Whether it’s in areas we’ve heard much about today, Somalia or South Sudan, whether it’s about Syria or the Lebanon, it is essential that all peacekeepers are fully vetted, trained and equipped before they are deployed. UK troops receive rigorous pre deployment training, including on sexual exploitation and abuse. There should clearly be more of that.
As well as being properly trained, peacekeepers need to know that they will be held accountable if they commit acts of sexual exploitation and abuse. Troop contributing states must have the mechanisms, created by them, the resources, provided by the states, and the will to investigate allegations swiftly and thoroughly, and punish the offenders if found guilty by a proper judicial process.
There are reporting mechanisms in place, but we need to better educate local communities about them, and about the legal and social assistance that can be available to them.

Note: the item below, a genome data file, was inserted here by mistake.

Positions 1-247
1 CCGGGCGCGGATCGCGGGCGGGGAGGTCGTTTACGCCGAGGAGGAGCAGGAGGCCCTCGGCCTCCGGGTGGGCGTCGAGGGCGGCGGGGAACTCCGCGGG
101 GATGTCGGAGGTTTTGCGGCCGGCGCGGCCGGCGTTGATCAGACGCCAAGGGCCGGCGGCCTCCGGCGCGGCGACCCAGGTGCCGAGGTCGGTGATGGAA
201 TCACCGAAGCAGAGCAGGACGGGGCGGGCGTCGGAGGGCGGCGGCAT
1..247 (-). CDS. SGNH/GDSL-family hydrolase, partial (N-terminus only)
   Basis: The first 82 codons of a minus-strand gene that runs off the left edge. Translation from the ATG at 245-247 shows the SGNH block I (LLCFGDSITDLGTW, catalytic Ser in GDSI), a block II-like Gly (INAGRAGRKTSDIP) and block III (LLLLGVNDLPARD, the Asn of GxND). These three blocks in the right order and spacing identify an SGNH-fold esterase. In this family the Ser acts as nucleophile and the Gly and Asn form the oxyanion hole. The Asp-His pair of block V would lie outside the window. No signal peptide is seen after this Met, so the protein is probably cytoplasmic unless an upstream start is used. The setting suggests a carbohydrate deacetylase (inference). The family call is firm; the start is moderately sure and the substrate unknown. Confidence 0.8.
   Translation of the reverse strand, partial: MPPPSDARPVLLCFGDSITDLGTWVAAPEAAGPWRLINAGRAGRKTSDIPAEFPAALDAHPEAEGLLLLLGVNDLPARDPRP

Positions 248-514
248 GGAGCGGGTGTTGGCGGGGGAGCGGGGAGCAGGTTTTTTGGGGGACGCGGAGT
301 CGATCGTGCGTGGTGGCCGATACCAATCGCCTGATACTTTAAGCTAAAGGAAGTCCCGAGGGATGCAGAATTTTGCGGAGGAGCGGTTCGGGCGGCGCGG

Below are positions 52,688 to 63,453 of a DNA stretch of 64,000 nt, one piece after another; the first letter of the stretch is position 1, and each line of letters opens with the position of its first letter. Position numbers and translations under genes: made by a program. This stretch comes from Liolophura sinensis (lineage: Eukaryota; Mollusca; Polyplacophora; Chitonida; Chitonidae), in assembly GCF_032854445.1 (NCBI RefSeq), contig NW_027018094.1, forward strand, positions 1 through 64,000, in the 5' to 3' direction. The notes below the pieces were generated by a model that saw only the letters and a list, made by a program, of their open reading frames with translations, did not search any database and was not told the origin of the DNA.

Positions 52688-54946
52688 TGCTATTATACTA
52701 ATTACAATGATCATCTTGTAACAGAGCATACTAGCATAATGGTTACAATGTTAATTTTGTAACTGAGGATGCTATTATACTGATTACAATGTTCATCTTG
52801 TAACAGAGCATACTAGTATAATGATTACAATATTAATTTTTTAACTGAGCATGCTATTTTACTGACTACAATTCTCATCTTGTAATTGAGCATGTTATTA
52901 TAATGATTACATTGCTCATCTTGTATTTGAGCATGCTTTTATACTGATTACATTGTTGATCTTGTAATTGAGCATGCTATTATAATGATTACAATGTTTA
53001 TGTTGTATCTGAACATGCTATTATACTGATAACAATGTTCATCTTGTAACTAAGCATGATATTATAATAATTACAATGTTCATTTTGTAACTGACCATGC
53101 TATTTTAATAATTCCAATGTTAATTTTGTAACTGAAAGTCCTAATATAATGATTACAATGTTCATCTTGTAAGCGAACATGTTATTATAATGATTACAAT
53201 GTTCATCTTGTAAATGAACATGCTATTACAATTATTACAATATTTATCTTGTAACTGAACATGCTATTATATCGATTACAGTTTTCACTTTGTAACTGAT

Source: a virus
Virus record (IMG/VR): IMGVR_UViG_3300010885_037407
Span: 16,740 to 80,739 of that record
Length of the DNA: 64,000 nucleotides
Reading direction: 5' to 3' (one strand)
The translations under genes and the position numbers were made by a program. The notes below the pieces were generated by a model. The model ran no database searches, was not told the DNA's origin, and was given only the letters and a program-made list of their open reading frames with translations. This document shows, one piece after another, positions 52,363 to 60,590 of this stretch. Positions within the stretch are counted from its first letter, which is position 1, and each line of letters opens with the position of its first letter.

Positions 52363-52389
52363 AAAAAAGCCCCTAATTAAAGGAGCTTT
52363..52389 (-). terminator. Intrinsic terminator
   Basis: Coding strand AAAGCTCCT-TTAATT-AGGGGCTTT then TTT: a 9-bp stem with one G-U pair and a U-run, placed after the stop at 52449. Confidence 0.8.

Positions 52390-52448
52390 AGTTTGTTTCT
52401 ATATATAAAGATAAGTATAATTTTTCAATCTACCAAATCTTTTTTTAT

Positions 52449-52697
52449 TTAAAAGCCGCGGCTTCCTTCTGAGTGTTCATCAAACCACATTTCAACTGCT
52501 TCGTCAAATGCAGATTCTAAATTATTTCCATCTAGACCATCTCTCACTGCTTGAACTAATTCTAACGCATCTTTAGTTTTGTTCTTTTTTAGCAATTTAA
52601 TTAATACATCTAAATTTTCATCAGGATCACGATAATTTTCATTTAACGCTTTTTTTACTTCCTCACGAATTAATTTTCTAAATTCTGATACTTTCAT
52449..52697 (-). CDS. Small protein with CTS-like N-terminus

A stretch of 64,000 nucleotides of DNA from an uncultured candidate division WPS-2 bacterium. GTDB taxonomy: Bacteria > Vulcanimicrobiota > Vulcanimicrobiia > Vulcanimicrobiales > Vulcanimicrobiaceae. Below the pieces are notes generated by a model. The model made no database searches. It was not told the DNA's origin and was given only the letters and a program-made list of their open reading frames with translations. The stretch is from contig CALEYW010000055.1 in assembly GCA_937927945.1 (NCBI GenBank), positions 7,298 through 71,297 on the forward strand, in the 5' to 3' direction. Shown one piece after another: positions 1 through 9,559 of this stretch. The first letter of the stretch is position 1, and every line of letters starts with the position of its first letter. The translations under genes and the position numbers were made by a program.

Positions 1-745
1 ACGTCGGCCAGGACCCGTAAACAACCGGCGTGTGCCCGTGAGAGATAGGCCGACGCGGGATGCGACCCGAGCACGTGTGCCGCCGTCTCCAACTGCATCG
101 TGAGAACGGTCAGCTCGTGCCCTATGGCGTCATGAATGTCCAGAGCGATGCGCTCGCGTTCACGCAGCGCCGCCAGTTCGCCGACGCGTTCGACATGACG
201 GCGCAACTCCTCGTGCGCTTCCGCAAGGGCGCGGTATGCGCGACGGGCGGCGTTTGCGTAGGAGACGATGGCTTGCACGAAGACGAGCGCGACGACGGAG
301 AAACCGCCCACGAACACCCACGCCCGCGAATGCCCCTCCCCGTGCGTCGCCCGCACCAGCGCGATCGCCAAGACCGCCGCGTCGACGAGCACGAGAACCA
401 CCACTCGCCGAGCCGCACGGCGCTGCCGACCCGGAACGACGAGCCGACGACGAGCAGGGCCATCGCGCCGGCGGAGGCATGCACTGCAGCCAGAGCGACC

It is also imperative that victims are kept informed of the status and outcome of those investigations so that they can see that justice really is done. Accountability and transparency as always go hand in hand.
Our determination to end sexual exploitation and abuse by peacekeepers is an important battle in a much wider war. A fight that also requires a sustained international effort - the fight against gender violence and discrimination. For as long as there is violence against women and gender inequality is tolerated, the risk of sexual exploitation will stay with us. That is unacceptable. I have explained the commitment of the United Kingdom; I’ve heard already today commitments strongly expressed by other countries. We have much to do and we have here experts who can help us along that road. I am a strong supporter of the United Nations and have been since I was at school. I want the United Nations to be remembered in 70 years time for the success that it has seen in its first 70 years.
I’m first going to ask Dr Jane Holl Lute to address us and I will then turn to our Uruguayan Defence Minister.
Before I hand over to Dr Holl Lute, I will conclude by reiterating that much remains to be done to tackle sexual exploitation and abuse. This will require commitment not just from the UN, but from the entire international community.
I believe that commitment exists. Let’s work together to eradicate the scourge of sexual exploitation and abuse, for the credibility of our peacekeeping missions, and for the people we serve to protect.